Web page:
Worldwide patterns of bronchodilator responsiveness: Results from the Burden of Obstructive Lung Disease study

Wan C. Tan, William M. Vollmer, Bernd Lamprecht, David M. Mannino, Anamika Jithoo, Ewa Nizankowska-Mogilnicka, Filip Mejza, Thorarinn Gislason, Peter G.J. Burney, A. Sonia Buist

Research output: Contribution to journalArticle

31 Scopus citations

Abstract

Rationale: Criteria for a clinically significant bronchodilator response (BDR) are mainly based on studies in patients with obstructive lung diseases. Little is known about the BDR in healthy general populations, and even less about the worldwide patterns. Methods: 10 360 adults aged 40 years and older from 14 countries in North America, Europe, Africa and Asia participated in the Burden of Obstructive Lung Disease study. Spirometry was used before and after an inhaled bronchodilator to determine the distribution of the BDR in population-based samples of healthy non-smokers and individuals with airflow obstruction. Results: In 3922 healthy never smokers, the weighted pooled estimate of the 95th percentiles (95% CI) for bronchodilator response were 284 ml (263 to 305) absolute change in forced expiratory volume in 1 s from baseline (ΔFEV1); 12.0% (11.2% to 12.8%) change relative to initial value (%ΔFEV1i); and 10.0% (9.5% to 10.5%) change relative to predicted value (%ΔFEV1p). The corresponding mean changes in forced vital capacity (FVC) were 322 ml (271 to 373) absolute change from baseline (ΔFVC); 10.5% (8.9% to 12.0%) change relative to initial value (ΔFVCi); and 9.2% (7.9% to 10.5%) change relative to predicted value (ΔFVCp). The proportion who exceeded the above threshold values in the subgroup with spirometrically defined Global Initiative for Chronic Obstructive Lung Disease (GOLD) stage 2 and higher (FEV1/FVC <0.7 and FEV1% predicted <80%) were 11.1%, 30.8% and 12.9% respectively for the FEV1-based thresholds and 22.6%, 28.6% and 22.1% respectively for the FVC-based thresholds. Conclusions: The results provide reference values for bronchodilator responses worldwide that confirm guideline estimates for a clinically significant level of BDR in bronchodilator testing.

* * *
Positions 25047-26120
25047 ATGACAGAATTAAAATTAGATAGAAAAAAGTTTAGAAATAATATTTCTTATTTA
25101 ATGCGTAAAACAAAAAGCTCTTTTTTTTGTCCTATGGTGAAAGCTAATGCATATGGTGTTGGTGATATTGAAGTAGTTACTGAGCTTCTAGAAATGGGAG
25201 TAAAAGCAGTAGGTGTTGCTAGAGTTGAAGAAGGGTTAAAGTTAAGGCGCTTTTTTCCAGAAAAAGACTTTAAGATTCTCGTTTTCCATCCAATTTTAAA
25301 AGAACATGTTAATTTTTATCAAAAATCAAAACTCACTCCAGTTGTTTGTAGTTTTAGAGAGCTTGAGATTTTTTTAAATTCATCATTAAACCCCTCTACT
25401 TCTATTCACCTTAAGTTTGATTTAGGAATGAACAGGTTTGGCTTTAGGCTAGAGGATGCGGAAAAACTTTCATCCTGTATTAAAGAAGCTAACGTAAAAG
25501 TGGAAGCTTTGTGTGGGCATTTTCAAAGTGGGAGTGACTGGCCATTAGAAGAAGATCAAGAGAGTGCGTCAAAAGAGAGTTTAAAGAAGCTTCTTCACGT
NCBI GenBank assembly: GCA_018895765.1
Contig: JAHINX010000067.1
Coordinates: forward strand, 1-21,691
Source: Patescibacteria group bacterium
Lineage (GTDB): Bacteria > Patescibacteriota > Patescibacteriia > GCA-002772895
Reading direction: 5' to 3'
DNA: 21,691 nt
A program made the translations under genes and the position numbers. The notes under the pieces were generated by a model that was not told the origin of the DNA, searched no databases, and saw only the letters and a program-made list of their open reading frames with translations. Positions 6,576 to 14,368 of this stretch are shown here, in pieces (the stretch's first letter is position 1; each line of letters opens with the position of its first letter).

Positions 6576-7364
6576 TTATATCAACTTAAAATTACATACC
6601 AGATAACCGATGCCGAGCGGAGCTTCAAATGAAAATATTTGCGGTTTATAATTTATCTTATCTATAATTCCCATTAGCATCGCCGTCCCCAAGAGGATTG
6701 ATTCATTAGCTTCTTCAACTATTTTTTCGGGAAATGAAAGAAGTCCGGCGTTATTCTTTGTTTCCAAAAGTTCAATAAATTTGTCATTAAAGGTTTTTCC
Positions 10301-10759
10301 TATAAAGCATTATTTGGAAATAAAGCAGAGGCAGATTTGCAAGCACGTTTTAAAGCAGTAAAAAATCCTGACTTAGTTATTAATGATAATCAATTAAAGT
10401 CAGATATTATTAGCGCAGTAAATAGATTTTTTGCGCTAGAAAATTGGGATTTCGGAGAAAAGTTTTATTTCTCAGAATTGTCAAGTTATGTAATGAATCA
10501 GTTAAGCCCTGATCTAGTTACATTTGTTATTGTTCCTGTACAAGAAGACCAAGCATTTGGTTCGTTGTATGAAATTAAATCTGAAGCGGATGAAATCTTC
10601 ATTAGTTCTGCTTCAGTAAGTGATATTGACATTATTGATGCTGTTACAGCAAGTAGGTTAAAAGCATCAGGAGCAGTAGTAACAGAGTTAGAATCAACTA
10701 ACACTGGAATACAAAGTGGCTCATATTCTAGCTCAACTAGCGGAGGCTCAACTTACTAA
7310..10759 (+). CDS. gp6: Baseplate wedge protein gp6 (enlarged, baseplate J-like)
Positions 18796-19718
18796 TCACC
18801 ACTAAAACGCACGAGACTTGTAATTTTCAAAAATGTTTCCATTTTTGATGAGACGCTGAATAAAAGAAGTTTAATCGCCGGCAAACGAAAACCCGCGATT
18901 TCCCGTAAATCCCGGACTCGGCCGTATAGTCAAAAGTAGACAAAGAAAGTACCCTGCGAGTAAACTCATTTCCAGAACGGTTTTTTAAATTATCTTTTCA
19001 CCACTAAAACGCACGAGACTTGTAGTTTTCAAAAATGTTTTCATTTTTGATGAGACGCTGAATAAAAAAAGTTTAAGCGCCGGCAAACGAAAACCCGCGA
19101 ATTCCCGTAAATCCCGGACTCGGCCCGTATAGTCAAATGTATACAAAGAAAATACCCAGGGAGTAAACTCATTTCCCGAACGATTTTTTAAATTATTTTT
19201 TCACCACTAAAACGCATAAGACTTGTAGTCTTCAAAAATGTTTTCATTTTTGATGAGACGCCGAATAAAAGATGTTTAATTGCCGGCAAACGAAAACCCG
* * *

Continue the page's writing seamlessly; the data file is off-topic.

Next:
Original languageEnglish (US)
Pages (from-to)718-726
Number of pages9
JournalThorax
Volume67
Issue number8
DOIs
StatePublished - Aug 2012

ASJC Scopus subject areas

  • Pulmonary and Respiratory Medicine

Fingerprint Dive into the research topics of 'Worldwide patterns of bronchodilator responsiveness: Results from the Burden of Obstructive Lung Disease study'. Together they form a unique fingerprint.

Cite this